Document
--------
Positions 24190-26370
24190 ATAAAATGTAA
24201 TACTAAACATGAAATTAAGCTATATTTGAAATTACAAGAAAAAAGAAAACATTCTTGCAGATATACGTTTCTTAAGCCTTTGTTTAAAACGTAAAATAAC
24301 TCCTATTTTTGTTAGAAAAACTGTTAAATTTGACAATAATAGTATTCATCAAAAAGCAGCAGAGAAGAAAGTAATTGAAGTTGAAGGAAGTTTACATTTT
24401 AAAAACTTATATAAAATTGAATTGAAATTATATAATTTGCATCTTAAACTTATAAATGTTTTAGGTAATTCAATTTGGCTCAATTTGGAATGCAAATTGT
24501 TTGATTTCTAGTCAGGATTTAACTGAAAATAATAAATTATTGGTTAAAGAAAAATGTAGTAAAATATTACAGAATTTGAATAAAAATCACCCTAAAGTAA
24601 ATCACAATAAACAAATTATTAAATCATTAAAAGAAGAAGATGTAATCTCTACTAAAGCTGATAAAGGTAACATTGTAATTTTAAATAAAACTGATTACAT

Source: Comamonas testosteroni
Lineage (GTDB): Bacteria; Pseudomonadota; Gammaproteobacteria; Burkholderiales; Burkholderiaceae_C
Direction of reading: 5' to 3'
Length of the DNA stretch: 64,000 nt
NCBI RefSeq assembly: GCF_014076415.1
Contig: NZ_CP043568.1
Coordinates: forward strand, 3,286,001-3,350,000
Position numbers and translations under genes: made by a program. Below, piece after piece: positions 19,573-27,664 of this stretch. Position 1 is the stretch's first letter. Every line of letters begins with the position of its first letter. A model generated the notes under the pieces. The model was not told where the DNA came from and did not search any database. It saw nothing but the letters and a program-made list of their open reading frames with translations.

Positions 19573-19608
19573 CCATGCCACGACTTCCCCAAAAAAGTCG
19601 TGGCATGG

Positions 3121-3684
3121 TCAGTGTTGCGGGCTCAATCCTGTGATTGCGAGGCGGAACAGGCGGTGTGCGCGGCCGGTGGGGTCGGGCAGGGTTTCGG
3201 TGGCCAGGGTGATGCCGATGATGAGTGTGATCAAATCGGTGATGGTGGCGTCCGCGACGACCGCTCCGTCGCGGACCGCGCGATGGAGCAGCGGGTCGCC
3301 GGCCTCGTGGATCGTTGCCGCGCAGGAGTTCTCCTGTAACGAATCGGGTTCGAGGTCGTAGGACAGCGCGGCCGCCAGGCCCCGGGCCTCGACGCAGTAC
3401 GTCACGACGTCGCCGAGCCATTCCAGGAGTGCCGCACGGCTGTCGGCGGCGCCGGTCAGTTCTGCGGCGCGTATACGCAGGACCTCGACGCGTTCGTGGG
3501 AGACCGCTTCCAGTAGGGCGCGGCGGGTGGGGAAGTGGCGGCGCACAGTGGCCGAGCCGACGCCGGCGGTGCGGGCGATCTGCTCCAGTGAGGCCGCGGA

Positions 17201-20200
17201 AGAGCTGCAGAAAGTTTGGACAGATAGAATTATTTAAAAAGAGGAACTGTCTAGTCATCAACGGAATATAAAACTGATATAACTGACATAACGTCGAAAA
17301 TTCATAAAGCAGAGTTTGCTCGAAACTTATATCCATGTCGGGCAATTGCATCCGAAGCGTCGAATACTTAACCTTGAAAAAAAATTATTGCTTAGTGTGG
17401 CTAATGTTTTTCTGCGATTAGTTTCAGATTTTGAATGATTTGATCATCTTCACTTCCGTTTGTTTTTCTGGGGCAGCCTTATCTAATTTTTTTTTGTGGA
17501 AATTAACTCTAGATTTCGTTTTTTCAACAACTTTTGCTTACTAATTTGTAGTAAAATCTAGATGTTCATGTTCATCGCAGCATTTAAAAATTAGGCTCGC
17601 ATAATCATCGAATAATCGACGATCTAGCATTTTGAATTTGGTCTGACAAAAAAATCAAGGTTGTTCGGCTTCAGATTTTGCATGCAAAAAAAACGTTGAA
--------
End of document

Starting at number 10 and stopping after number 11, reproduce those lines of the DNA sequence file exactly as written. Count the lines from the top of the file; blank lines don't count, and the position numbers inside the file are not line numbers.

Direction of reading: 5' to 3'
Length of the DNA stretch: 64,000 nt